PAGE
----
GMO zabija motyle-‚Nature’ 1999

Już w 1999 były znane pewne istotne badania. Transformowany (genetycznie modyfikowany) pyłek szkodzi larwom:

ag.arizona.edu/ento/courses/ento446_546/readings/Losey_1999.pdf

„Although plants transformed with genetic

material from the bacterium Bacillus

thuringiensis (Bt) are generally thought to

have negligible impact on non-target

organisms1, Bt corn plants might represent

a risk because most hybrids express the Bt

toxin in pollen2, and corn pollen is dispersed

over at least 60 metres by wind3.

Corn pollen is deposited on other plants

near corn fields and can be ingested by the

non-target organisms that consume these

plants. In a laboratory assay we found that

larvae of the monarch butterfly, Danaus

plexippus, reared on milkweed leaves dusted

with pollen from Bt corn, ate less, grew

more slowly and suffered higher mortality

than larvae reared on leaves dusted with

untransformed corn pollen or on leaves

without pollen.

Pollen for our assay was collectedfrom

N4640-Bt corn and an unrelated, untransformed

hybrid, and was applied by gently

tapping a spatula of pollen over milkweed

(Asclepias curassavica) leaves that had been

lightly misted with water. Pollen density

was set to visually match densities on milkweed

leaves collected from corn fields. Petioles

of individual leaves were placed in

water-filled tubes that were taped into plastic

boxes. Five three-day-old monarch larvae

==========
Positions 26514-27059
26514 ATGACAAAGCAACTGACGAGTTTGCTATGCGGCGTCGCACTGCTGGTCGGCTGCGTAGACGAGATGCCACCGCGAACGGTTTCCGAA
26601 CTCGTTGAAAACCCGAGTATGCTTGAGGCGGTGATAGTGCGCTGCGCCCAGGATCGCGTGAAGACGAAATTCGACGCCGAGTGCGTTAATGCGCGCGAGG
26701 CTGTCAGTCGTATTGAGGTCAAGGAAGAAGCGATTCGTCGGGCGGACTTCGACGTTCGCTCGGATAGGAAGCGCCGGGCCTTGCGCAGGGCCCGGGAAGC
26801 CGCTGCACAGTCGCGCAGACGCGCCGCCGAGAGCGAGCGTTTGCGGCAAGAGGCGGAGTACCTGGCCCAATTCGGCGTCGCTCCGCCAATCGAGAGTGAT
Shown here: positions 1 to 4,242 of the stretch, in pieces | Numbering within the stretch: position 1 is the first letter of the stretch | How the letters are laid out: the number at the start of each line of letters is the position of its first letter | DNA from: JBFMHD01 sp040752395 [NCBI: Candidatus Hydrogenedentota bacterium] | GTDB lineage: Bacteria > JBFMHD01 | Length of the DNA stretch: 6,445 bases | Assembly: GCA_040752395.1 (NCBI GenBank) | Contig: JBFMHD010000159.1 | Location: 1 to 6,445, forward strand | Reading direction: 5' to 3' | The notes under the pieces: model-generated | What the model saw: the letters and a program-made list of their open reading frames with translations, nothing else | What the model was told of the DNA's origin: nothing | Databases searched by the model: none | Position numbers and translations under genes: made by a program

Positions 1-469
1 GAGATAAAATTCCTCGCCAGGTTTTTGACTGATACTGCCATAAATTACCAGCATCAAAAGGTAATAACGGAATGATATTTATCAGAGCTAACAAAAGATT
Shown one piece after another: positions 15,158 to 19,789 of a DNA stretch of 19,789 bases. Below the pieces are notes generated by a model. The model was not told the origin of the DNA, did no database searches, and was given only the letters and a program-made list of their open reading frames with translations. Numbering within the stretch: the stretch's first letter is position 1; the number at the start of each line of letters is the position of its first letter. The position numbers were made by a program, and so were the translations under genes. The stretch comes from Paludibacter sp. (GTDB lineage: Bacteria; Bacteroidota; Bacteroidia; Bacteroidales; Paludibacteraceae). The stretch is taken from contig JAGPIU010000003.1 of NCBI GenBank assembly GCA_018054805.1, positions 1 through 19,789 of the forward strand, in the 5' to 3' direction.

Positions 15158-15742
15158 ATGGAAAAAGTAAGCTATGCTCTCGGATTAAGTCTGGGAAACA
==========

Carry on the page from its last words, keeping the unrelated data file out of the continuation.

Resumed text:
from our captive colony were placed on

each leaf, and each treatment was replicated

five times. Milkweed leaf consumption,

monarch larval survival and final larval

weight were recorded over four days.

Larval survival (56%) after four days of

feeding on leaves dusted with Bt pollen was

significantly lower than survival either on

leaves dusted with untransformed pollen or

on control leaves with no pollen (both

100%, P40.008) (Fig. 1a). Because there

was no mortality on leaves dusted with

untransformed pollen, all of the mortality

on leaves dusted with Bt pollen seems to be

due to the effects of the Bt toxin.

There was a significant effect of corn

pollen on monarch feeding behaviour

(P40.0001) (Fig. 1b). The mean cumulative

proportion of leaves consumed per

larva was significantly lower on leaves dusted

with Bt pollen (0.5750.14, P40.001) and

on leaves dusted with untransformed pollen

(1.1250.09, P40.007) compared with

consumption on control leaves without

pollen (1.6150.09). The reduced rates of

larval feeding on pollen-dusted leaves

might represent a gustatory response of this

highly specific herbivore to the presence of

a ‘non-host’ stimulus. However, such a

putative feeding deterrence alone could

not explain the nearly twofold decrease

inconsumption rate on leaves with Bt pollen

compared with leaves with untransformed

pollen (P40.004).

The low consumption rates of larvae fed

on leaves with Bt pollen led to slower

growth rates: the average weight of larvae

that survived to the end of the experiment

on Bt-pollen leaves (0.1650.03 g) was less

than half the average final weight of larvae

that fed on leaves with no pollen

(0.3850.02 g, P40.0001). [….]”